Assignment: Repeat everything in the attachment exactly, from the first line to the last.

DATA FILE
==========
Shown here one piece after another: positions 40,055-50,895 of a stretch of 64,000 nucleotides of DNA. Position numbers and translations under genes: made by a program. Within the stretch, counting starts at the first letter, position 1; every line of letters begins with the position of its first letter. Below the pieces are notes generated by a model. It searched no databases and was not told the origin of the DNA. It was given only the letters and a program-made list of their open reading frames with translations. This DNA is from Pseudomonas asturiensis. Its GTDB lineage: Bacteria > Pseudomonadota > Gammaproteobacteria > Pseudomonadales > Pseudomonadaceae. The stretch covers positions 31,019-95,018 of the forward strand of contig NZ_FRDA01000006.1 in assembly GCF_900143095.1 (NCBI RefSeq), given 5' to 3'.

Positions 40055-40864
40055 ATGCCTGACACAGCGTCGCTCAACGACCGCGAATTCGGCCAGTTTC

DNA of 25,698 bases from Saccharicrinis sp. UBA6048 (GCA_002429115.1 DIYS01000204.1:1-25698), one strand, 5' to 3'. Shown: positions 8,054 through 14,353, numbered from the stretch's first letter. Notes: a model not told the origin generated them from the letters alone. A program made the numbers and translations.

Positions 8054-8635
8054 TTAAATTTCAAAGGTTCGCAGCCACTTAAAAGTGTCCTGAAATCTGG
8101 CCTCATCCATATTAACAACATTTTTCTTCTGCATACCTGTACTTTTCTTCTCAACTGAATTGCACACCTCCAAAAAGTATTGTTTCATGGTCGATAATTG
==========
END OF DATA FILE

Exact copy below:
Shown here one piece after another: positions 40,055-50,895 of a stretch of 64,000 nucleotides of DNA. Position numbers and translations under genes: made by a program. Within the stretch, counting starts at the first letter, position 1; every line of letters begins with the position of its first letter. Below the pieces are notes generated by a model. It searched no databases and was not told the origin of the DNA. It was given only the letters and a program-made list of their open reading frames with translations. This DNA is from Pseudomonas asturiensis. Its GTDB lineage: Bacteria > Pseudomonadota > Gammaproteobacteria > Pseudomonadales > Pseudomonadaceae. The stretch covers positions 31,019-95,018 of the forward strand of contig NZ_FRDA01000006.1 in assembly GCF_900143095.1 (NCBI RefSeq), given 5' to 3'.

Positions 40055-40864
40055 ATGCCTGACACAGCGTCGCTCAACGACCGCGAATTCGGCCAGTTTC

DNA of 25,698 bases from Saccharicrinis sp. UBA6048 (GCA_002429115.1 DIYS01000204.1:1-25698), one strand, 5' to 3'. Shown: positions 8,054 through 14,353, numbered from the stretch's first letter. Notes: a model not told the origin generated them from the letters alone. A program made the numbers and translations.

Positions 8054-8635
8054 TTAAATTTCAAAGGTTCGCAGCCACTTAAAAGTGTCCTGAAATCTGG
8101 CCTCATCCATATTAACAACATTTTTCTTCTGCATACCTGTACTTTTCTTCTCAACTGAATTGCACACCTCCAAAAAGTATTGTTTCATGGTCGATAATTG